Additional security measures needed for Pakistan’s Catholics

security measures

Looking for new security measures is a priority for Pakistan’s Catholic leaders after a wave of terrorist attacks has hung the country on tenterhooks.

The Catholic Church in the Muslim-majority nation needs to better protect itself, police say.

Abboattabad parish priest Father Nasir William says: “We are being asked to hire private guards, install closed-circuit television cameras and raise the height of boundary walls of churches.”

The fence is already 12 feet [3.6 meters] high, he notes.

Abboattabad is where al-Qaeda chief Osama bin Laden died in a US raid in 2011.

“All the churches in our diocese [Islamabad-Rawalpindi] have already adopted such security measures. The visits of security officials have become rampant, but the tragedies continue. What more can we do?” William asks.

TheKhyber Pakhtunkhwa provincial government helps with security. It provides at least two police officers to escort priests and nuns. The province borders Taliban-ruled Afghanistan.

Country in turmoil

William says the Abboattabad police’s July 30 instructions followed a suicide blast at a political rally in Khyber Pakhtunkhwa province.

The bomber targeted about 400 Jamiat Ulema-e-Islam party members near a Bajaur market. Police say nearly 12 kilograms of explosives killed 54 people including 23 children.

On 31 July, the Islamic State-Khorasan (IS-K) claimed responsibility for the bombing.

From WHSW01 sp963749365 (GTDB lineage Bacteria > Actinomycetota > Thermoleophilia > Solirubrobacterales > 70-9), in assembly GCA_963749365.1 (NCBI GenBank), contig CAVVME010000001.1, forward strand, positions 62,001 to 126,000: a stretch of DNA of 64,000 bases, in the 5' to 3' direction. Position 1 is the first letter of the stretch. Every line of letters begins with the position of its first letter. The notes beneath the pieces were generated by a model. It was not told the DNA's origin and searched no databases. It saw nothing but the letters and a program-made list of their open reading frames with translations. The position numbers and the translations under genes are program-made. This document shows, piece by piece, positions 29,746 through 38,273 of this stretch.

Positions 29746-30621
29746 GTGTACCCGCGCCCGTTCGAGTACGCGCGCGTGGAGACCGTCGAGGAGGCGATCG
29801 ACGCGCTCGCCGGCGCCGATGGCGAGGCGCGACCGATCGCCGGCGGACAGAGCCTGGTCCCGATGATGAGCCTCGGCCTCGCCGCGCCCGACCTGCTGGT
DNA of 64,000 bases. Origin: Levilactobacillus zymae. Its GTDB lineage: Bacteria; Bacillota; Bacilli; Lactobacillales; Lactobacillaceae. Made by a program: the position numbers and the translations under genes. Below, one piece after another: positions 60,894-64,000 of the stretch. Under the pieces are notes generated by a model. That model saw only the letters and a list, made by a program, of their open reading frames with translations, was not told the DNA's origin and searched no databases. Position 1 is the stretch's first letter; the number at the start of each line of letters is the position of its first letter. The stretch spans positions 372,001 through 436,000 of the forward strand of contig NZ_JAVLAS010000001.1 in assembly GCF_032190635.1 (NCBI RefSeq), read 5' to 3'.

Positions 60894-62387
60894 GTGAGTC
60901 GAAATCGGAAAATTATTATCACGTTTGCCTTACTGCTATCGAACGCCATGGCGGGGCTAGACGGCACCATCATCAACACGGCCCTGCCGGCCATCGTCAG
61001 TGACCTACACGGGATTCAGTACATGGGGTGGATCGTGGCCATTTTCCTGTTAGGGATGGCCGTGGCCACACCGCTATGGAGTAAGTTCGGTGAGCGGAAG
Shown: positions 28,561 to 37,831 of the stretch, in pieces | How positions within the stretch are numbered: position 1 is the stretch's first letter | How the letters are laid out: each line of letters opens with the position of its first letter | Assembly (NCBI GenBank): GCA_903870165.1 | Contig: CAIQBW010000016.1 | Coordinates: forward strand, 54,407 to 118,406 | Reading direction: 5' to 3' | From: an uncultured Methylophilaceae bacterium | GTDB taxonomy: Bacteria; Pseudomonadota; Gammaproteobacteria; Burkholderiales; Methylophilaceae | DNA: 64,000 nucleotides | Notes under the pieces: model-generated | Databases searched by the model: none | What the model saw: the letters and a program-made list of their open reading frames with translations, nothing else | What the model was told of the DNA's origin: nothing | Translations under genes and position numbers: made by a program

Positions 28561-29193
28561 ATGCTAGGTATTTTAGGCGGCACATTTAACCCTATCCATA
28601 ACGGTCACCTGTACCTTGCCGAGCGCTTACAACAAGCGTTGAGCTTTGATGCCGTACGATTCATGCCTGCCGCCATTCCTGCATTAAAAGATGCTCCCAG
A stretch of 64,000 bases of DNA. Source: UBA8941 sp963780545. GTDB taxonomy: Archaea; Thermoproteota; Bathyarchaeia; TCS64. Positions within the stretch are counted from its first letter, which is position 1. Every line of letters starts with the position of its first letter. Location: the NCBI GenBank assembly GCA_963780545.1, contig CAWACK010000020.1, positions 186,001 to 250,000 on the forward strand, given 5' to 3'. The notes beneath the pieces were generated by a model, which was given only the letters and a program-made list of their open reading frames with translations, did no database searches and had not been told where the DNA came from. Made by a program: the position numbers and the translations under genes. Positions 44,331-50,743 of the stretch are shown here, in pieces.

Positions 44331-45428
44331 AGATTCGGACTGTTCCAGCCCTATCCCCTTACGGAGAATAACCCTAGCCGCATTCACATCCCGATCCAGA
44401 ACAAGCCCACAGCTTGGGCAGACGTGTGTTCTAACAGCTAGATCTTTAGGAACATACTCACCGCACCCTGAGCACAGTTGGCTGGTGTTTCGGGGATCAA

That attack was one of several such events recently. Economic and political turmoil has beset Pakistan since former prime minister Imran Khan was removed through a no-confidence motion in April 2022.

People are expected to go to the polls for new national and provincial assemblies within the next few months.

Church leaders respond

“The blast … made existing tensions really come to the fore,” Archbishop Joseph Arshad says.

“We strongly condemn the brutal attack where many innocent people have lost their lives and many got injuries. The people responsible must be brought to justice.

“All political leadership must push for a political solution so that democracy may flourish in our country.

“The Church has volunteers and the local administration is also providing security at churches. We continue to play our part to build peaceful coexistence in society.”

James Rehmat, executive director of the Ecumenical Commission for Human Development is also condemning the pre-election violence.

“The deadly bombing at a political rally in the months running up to the general election poses a threat to our already fragile democracy and the ailing economy.

“Daesh [IS-K] is known for targeting vulnerable religious minorities. We call upon the government to bring the perpetrators to justice.”


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